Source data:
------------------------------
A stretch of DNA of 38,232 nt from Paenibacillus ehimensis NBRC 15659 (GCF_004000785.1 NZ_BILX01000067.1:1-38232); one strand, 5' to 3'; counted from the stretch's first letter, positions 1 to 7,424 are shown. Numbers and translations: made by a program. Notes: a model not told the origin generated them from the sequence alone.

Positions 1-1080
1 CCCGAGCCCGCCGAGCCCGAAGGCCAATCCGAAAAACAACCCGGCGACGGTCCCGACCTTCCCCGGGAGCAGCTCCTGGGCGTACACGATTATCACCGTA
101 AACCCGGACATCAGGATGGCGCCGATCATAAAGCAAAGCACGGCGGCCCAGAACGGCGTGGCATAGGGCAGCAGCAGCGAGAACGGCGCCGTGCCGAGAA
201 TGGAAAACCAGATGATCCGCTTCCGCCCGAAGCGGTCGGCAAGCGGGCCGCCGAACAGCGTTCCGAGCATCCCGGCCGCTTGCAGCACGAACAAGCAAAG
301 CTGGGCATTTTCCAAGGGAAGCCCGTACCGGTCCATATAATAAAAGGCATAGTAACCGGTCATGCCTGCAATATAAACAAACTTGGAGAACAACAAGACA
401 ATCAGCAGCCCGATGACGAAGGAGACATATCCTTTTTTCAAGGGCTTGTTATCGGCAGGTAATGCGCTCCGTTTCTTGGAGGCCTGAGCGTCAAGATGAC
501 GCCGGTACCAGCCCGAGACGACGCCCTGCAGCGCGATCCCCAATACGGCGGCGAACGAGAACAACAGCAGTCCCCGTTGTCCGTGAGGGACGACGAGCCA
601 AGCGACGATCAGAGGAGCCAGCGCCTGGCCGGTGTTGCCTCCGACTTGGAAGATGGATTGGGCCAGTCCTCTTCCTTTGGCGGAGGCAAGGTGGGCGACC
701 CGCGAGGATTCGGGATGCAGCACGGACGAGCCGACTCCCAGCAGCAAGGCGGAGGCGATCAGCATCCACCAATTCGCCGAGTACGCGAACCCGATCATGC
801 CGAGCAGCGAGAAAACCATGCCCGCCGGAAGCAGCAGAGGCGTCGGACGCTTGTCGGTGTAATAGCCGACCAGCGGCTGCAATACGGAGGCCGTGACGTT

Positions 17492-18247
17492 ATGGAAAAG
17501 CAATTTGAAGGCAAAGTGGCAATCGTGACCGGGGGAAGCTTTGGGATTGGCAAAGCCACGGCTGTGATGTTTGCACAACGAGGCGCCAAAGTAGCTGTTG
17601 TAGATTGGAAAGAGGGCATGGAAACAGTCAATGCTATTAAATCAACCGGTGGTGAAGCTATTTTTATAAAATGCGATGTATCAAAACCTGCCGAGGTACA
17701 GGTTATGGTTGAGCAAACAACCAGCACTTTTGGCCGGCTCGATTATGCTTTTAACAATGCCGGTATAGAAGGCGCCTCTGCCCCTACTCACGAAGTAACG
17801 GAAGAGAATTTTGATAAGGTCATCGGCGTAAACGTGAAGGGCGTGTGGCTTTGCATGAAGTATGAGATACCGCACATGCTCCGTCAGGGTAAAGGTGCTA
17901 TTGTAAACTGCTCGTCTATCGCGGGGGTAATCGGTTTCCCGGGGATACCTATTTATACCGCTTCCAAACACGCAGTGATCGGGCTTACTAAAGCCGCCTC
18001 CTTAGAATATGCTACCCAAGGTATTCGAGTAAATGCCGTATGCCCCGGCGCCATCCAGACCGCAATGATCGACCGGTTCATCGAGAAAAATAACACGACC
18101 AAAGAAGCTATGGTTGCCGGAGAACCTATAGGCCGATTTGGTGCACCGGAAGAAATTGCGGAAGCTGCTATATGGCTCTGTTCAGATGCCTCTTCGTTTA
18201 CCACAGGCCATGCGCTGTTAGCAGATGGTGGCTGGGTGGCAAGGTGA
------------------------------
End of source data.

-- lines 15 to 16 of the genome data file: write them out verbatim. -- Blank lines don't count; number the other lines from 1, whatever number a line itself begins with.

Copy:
17601 TAGATTGGAAAGAGGGCATGGAAACAGTCAATGCTATTAAATCAACCGGTGGTGAAGCTATTTTTATAAAATGCGATGTATCAAAACCTGCCGAGGTACA
17701 GGTTATGGTTGAGCAAACAACCAGCACTTTTGGCCGGCTCGATTATGCTTTTAACAATGCCGGTATAGAAGGCGCCTCTGCCCCTACTCACGAAGTAACG